Wednesday, October 27, 2010

Handwritten Latin Bible displayed in Malmesbury Abbey

PD Photo: a handwritten Latin Bible on display in Malmesbury Abbey, Wiltshire, England

The Latin handwritten Bible (seen above) was transcribed in Belgium in 1407 for reading aloud in a monastery. The original texts of the Tanakh were mostly in Hebrew and some portions were in Aramaic. There are several different ancient versions of the Tanakh in Hebrew, and the traditional Jewish version is based on the version known as Aleppo Codex.

The primary biblical text for early Christians was the Septuagint (LXX), and subsequently translations of the Hebrew Bible were made into several other languages, including Latin. The Latin translations were the most important for the Church in the West, while the Greek-speaking East continued to use the Septuagint translations of the Old Testament and had no need to translate the New Testament.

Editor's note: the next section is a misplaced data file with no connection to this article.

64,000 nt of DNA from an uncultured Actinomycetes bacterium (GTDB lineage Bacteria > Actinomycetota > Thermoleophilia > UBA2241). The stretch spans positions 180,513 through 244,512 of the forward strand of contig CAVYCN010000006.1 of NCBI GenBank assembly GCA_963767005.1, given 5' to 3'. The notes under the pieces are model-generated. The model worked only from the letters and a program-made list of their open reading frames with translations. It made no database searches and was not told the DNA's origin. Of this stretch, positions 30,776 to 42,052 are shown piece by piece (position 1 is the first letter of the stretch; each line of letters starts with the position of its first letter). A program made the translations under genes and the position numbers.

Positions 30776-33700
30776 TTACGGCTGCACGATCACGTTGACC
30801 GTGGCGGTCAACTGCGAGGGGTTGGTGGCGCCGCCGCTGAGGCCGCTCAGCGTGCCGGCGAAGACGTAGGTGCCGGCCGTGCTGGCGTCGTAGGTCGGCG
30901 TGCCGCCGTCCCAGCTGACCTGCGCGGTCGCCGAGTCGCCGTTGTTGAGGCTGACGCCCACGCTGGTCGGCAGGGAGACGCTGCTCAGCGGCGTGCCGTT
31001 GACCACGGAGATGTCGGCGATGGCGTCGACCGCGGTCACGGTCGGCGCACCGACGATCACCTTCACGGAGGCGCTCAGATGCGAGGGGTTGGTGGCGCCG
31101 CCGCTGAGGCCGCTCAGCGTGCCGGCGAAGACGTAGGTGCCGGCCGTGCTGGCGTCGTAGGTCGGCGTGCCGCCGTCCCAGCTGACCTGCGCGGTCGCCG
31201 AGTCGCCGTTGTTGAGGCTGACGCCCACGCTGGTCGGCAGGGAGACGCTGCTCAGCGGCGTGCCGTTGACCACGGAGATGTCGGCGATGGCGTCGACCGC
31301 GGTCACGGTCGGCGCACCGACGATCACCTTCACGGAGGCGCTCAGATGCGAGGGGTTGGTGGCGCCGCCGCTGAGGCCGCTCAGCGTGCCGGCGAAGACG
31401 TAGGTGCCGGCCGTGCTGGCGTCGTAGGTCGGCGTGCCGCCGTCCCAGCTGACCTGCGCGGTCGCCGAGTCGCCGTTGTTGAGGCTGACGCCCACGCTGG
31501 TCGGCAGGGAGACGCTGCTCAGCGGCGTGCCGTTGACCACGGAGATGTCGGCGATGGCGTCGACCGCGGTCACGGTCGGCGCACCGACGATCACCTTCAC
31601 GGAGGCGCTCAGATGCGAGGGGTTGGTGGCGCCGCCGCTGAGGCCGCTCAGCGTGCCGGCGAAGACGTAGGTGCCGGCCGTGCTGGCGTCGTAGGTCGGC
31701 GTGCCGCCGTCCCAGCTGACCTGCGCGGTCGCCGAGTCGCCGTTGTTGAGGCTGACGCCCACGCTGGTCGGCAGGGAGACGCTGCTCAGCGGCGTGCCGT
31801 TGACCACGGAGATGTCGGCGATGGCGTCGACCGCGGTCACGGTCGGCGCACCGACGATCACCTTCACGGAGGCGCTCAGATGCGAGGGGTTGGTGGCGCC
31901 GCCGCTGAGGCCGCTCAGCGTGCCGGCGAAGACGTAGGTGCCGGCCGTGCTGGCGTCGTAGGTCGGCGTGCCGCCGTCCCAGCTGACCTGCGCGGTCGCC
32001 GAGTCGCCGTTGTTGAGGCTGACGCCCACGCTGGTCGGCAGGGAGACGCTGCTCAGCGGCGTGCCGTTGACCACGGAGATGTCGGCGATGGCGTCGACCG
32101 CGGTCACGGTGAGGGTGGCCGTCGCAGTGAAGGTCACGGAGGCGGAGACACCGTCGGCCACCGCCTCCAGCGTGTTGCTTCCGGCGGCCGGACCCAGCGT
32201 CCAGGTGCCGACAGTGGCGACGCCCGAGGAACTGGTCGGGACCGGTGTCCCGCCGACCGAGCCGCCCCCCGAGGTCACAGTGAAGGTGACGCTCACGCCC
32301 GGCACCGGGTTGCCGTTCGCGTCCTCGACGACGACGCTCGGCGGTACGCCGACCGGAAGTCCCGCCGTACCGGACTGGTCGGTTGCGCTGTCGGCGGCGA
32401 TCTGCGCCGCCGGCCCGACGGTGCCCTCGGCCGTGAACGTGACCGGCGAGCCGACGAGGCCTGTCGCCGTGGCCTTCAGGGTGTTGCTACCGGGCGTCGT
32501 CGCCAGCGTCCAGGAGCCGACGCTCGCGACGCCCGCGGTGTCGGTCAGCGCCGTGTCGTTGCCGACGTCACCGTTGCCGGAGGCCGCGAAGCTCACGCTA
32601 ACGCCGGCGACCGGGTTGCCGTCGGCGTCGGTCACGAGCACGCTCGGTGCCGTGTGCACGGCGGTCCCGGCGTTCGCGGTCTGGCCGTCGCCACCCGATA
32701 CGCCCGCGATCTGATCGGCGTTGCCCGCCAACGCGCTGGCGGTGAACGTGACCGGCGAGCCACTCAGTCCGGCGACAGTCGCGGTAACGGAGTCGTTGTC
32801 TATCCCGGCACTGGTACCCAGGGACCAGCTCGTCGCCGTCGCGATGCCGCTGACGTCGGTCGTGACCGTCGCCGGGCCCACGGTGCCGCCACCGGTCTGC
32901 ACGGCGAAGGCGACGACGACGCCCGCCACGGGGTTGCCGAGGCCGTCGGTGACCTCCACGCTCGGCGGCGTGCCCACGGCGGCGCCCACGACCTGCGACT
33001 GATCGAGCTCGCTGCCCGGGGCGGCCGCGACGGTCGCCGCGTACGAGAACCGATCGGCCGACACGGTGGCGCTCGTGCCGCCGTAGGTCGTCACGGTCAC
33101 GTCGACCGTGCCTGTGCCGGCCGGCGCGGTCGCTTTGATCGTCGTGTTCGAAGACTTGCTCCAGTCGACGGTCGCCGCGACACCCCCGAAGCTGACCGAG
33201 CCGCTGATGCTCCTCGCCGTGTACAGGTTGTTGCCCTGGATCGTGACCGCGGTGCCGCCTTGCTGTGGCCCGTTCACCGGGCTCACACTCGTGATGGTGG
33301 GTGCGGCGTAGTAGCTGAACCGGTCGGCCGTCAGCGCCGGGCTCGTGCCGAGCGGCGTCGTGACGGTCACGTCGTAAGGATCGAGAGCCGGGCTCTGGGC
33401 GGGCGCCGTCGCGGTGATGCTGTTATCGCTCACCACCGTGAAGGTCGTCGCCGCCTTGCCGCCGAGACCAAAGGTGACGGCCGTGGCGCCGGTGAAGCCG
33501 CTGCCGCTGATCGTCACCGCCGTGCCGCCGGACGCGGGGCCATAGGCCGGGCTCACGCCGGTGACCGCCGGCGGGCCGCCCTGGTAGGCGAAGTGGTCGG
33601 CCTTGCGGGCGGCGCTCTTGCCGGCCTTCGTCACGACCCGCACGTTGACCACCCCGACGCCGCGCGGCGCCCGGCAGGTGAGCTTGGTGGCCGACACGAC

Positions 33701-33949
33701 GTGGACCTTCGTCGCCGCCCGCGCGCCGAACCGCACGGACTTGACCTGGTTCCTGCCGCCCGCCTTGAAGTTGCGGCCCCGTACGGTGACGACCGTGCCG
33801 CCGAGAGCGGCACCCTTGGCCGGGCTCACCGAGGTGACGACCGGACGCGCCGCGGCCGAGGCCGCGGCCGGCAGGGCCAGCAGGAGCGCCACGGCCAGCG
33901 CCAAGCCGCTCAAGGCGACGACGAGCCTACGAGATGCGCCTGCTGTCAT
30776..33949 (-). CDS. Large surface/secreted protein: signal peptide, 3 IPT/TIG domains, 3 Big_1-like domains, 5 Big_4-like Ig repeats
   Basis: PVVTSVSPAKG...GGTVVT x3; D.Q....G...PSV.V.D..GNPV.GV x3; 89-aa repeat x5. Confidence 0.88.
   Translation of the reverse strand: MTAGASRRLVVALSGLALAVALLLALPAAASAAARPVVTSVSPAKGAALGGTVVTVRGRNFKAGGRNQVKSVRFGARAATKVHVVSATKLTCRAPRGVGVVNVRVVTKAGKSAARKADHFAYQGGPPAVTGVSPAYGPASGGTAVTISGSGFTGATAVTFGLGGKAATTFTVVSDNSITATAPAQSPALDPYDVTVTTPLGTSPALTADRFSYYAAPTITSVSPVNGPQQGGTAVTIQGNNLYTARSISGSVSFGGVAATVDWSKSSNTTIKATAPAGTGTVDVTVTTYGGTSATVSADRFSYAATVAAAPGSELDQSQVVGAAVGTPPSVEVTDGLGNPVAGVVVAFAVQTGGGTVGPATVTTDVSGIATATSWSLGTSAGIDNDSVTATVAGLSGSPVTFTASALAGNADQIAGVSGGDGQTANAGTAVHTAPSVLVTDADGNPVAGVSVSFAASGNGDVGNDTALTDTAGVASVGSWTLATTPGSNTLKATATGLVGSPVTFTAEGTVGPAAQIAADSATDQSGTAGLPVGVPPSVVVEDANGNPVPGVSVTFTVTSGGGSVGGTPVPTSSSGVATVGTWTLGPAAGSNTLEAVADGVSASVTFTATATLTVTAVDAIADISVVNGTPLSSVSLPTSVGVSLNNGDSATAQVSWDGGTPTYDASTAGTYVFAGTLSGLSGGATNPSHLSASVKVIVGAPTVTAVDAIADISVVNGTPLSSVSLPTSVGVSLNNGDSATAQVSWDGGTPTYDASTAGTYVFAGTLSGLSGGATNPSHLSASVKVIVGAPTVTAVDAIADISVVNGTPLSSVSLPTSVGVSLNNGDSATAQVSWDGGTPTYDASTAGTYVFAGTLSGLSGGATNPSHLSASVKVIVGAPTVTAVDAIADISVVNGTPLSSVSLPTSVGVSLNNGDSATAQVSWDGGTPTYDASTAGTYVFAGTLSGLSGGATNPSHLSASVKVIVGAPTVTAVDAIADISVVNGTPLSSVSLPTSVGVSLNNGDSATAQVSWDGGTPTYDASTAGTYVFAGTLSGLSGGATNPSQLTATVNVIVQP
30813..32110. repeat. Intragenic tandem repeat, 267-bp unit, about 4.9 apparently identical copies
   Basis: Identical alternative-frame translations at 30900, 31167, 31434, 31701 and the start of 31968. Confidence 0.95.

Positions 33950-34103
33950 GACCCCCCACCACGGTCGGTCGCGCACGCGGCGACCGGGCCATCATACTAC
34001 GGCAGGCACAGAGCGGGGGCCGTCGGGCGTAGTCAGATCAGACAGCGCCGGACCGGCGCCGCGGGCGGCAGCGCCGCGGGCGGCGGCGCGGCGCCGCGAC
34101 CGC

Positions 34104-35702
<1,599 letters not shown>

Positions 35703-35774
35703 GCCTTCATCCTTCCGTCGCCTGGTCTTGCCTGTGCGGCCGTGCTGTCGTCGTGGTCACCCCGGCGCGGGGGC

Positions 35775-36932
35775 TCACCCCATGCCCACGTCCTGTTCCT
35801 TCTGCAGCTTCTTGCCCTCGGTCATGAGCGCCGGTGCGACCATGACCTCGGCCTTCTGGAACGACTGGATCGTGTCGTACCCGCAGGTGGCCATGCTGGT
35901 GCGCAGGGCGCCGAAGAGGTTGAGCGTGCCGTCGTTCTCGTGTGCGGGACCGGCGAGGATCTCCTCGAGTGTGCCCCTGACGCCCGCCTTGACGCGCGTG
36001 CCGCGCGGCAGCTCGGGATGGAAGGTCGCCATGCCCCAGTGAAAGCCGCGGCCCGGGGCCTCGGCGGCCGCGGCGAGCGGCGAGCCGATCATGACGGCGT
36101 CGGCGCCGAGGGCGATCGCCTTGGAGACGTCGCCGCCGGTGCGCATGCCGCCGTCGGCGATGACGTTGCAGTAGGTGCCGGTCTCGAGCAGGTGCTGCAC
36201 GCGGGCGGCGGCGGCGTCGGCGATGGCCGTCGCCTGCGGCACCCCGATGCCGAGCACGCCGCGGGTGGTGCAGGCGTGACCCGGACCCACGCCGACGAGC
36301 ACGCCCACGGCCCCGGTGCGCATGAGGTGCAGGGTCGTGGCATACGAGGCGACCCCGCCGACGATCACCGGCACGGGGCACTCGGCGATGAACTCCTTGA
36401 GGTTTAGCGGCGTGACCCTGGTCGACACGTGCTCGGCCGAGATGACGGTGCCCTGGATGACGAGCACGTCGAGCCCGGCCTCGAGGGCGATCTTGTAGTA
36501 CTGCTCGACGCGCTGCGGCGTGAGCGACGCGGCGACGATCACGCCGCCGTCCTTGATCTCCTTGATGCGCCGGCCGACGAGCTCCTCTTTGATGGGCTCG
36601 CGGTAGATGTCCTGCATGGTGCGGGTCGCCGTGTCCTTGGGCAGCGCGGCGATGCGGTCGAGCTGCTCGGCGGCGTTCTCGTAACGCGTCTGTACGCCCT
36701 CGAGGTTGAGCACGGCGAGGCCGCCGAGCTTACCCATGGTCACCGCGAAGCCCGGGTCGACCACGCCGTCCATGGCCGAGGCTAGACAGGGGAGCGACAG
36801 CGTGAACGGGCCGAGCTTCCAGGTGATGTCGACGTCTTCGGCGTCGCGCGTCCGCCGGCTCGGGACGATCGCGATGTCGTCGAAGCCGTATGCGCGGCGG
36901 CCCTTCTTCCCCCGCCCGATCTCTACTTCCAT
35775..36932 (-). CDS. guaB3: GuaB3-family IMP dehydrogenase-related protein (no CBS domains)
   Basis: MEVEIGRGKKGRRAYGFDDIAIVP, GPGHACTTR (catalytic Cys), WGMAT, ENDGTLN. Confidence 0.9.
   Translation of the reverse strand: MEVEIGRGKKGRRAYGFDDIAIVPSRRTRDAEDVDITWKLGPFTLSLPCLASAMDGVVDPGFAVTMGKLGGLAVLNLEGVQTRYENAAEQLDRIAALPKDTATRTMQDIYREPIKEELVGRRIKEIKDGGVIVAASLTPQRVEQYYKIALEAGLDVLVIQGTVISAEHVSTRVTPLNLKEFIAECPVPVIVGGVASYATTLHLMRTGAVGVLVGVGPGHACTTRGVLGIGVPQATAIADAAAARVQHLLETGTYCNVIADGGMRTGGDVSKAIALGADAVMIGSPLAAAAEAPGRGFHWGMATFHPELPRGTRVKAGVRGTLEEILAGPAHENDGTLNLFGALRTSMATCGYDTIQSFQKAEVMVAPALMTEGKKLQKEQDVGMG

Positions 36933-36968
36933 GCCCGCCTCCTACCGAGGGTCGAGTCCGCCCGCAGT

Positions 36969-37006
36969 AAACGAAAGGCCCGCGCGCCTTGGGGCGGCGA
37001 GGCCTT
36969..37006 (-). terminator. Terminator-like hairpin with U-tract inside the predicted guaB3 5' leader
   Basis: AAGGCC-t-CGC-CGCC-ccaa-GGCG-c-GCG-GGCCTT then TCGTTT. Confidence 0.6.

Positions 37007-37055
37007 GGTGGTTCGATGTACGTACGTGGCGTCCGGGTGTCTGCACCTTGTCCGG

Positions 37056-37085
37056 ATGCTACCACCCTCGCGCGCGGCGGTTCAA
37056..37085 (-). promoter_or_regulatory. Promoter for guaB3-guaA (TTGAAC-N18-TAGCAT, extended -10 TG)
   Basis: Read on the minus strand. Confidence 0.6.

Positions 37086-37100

In AD 382, Pope Damasus I assembled the first list of books of the Bible at the Council of Rome, and commissioned Saint Jerome to produce a reliable text by translating the original Greek and Hebrew texts into Latin, which became known as the Latin Vulgate Bible, which was declared by the Church, in 1546 at the Council of Trent, as the only authentic and official Bible in the Latin Rite.

Since the Protestant Reformation, the Bible has been translated in to many more languages, and the Bible has a large number of English language translations.

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